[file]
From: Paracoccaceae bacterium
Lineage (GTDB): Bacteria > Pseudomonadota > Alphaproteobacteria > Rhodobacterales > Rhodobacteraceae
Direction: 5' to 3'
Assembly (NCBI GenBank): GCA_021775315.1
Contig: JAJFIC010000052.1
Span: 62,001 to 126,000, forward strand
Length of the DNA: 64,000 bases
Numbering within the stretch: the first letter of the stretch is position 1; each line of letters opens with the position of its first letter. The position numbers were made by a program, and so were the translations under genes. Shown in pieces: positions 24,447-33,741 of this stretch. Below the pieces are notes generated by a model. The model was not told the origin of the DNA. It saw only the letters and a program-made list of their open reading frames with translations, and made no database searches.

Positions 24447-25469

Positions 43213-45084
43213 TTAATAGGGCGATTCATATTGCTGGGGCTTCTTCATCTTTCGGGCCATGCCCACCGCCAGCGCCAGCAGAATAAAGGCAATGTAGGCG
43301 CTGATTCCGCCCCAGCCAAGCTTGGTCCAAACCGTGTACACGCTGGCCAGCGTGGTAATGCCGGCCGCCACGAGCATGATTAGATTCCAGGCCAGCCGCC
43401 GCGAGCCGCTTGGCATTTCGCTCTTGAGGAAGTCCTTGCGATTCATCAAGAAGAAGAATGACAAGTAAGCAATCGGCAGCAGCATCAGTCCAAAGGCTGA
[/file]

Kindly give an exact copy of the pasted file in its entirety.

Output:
From: Paracoccaceae bacterium
Lineage (GTDB): Bacteria > Pseudomonadota > Alphaproteobacteria > Rhodobacterales > Rhodobacteraceae
Direction: 5' to 3'
Assembly (NCBI GenBank): GCA_021775315.1
Contig: JAJFIC010000052.1
Span: 62,001 to 126,000, forward strand
Length of the DNA: 64,000 bases
Numbering within the stretch: the first letter of the stretch is position 1; each line of letters opens with the position of its first letter. The position numbers were made by a program, and so were the translations under genes. Shown in pieces: positions 24,447-33,741 of this stretch. Below the pieces are notes generated by a model. The model was not told the origin of the DNA. It saw only the letters and a program-made list of their open reading frames with translations, and made no database searches.

Positions 24447-25469

Positions 43213-45084
43213 TTAATAGGGCGATTCATATTGCTGGGGCTTCTTCATCTTTCGGGCCATGCCCACCGCCAGCGCCAGCAGAATAAAGGCAATGTAGGCG
43301 CTGATTCCGCCCCAGCCAAGCTTGGTCCAAACCGTGTACACGCTGGCCAGCGTGGTAATGCCGGCCGCCACGAGCATGATTAGATTCCAGGCCAGCCGCC
43401 GCGAGCCGCTTGGCATTTCGCTCTTGAGGAAGTCCTTGCGATTCATCAAGAAGAAGAATGACAAGTAAGCAATCGGCAGCAGCATCAGTCCAAAGGCTGA